September 18, 2013

Syria gives Russia chemical weapons evidence

Syria reportedly told Russian officials the material 'bears witness to the rebels participating in the chemical attack.'

By Bassem Mroue and Jim Heintz / The Associated Press

BEIRUT — Syria has turned over materials to Russia that aim to show that a chemical weapons attack last month was carried out by rebels, a top Russian diplomat visiting Damascus and a Syrian official said Wednesday.

click image to enlarge

In this Aug. 28, 2013, image provided by the United Media Office of Arbeen, members of the UN investigation team take samples from sand near a part of a missile that is likely to be one of the chemical rockets according to activists, in the Damascus countryside of Ain Terma, Syria.


Related headlines

The Aug. 21 attack precipitated the current high tensions over Syria's chemical weapons and sparked a plan under which it is to abandon them. A report by U.N. investigators confirmed that chemical weapons were used Aug. 21 but did not say by which side in Syria's civil war.

The report did however provide trajectory data that suggested the chemical-loaded rockets that hit two Damascus suburbs were fired from the northwest, suggesting they came from nearby mountains where the Syrian military is known to have bases.

New York-based Human Rights Watch also said in a separate report that the presumed flight path of the rockets led back to a Republican Guard base in the same area.

"Connecting the dots provided by these numbers allows us to see for ourselves where the rockets were likely launched from and who was responsible," Josh Lyons, a satellite imagery analyst for Human Rights Watch. But, he added, the evidence was "not conclusive."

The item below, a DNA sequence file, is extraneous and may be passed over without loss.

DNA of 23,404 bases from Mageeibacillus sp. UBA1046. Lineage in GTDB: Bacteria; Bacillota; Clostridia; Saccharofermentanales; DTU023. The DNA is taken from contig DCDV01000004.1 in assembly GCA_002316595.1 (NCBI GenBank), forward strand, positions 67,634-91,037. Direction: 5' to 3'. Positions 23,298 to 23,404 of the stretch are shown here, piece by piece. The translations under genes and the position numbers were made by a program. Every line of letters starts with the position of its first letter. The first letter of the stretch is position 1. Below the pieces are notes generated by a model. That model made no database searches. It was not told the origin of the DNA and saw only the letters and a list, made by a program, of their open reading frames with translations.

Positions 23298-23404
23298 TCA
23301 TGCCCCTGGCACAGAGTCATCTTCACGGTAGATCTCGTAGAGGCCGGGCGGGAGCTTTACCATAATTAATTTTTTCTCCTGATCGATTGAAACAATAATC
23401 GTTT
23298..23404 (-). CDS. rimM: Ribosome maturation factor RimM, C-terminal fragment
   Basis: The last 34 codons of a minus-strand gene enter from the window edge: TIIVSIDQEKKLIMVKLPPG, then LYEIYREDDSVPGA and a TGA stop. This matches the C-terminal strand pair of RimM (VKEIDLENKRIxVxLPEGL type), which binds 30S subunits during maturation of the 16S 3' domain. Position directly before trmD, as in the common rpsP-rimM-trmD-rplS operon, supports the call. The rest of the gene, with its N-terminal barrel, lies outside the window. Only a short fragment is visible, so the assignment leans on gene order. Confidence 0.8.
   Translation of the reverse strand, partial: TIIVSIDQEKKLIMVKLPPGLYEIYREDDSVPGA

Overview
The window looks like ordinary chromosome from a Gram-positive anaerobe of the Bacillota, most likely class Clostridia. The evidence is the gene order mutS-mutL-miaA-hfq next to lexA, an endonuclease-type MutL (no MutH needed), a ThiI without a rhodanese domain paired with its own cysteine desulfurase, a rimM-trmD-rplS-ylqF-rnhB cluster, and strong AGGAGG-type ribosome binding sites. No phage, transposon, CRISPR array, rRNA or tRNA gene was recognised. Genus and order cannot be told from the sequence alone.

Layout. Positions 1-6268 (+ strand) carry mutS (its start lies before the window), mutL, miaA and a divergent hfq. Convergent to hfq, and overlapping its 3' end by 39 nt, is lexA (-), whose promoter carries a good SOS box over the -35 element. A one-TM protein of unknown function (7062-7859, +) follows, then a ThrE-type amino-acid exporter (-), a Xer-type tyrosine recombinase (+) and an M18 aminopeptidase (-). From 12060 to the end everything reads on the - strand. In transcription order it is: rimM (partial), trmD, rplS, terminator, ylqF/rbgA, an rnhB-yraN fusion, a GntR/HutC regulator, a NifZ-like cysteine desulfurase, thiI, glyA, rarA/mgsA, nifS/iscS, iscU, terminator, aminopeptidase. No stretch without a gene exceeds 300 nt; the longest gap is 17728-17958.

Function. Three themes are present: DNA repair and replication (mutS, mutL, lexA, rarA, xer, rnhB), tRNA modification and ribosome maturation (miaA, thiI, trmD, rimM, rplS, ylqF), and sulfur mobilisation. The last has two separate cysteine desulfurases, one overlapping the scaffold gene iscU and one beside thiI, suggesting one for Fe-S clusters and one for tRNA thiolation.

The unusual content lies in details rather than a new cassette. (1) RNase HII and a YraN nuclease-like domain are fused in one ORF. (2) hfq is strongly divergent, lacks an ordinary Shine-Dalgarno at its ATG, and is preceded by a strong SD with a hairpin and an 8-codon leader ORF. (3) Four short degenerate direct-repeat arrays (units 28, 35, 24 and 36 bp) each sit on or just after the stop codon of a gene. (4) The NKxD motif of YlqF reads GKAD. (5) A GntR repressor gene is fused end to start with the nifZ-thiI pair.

However, the ITAR-Tass news agency on Wednesday quoted Deputy Foreign Minister Sergei Ryabkov as saying that Syria told Russian officials the material it handed over shows "rebels participating in the chemical attack" but that Russia has not yet drawn any conclusions.

He also told broadcaster Russia Today that Russia has submitted to the U.N. Security Council abundant and credible evidence that suggests it was not the government that fired the chemical weapons.

"We are unhappy about this report, we think that the report was distorted, it was one-sided, the basis of information upon which it was built is insufficient," he said, referring to the U.N. report.

Also Wednesday, Syrian President Bashar Assad received a U.S. delegation of former members of Congress and anti-war activists including former U.S. Attorney General Ramsey Clark.

"Policies adopted by the American administration that are based on launching wars, intervening in other countries affairs and imposing hegemony on people do not achieve the interests of American people and contradicts with their values and principals," SANA quoted Assad telling the U.S. delegation.

Elsewhere in the country, Kurdish gunmen captured the northeastern village of Alouk after four days of fighting with extremist groups including the al-Qaida-linked Nusra Front, the Britain-based Syrian Observatory for Human Rights said. Four Kurdish gunmen and 17 jihadis were killed in the fighting, it added.

Meanwhile Syrian troops backed by members of Lebanon's militant Hezbollah group fought rebels in the town of Beit Sahem, just south of the capital and near the highway leading to Damascus International Airport, the Observatory said.

Russia has been Syria's main ally since the start of the conflict in March 2011, blocking proposed U.N. resolutions that would impose sanctions on Assad's regime and opposing an attempt to authorize the use of force if Syria does not abide by the agreement to get rid of its chemical weapons.

Assigning responsibility for last month's attack has become a heated international diplomatic issue. Russian Foreign Minister Sergey Lavrov and his French counterpart Laurent Fabius sharply differed on the topic after meeting in Moscow on Tuesday. Lavrov said Moscow has reason to believe the attack was a provocation staged by the rebels, while Fabius said the evidence clearly implicates the government side.

(Continued on page 2)

Were you interviewed for this story? If so, please fill out our accuracy form

Send question/comment to the editors

Further Discussion

Here at we value our readers and are committed to growing our community by encouraging you to add to the discussion. To ensure conscientious dialogue we have implemented a strict no-bullying policy. To participate, you must follow our Terms of Use.

Questions about the article? Add them below and we’ll try to answer them or do a follow-up post as soon as we can. Technical problems? Email them to us with an exact description of the problem. Make sure to include:
  • Type of computer or mobile device your are using
  • Exact operating system and browser you are viewing the site on (TIP: You can easily determine your operating system here.)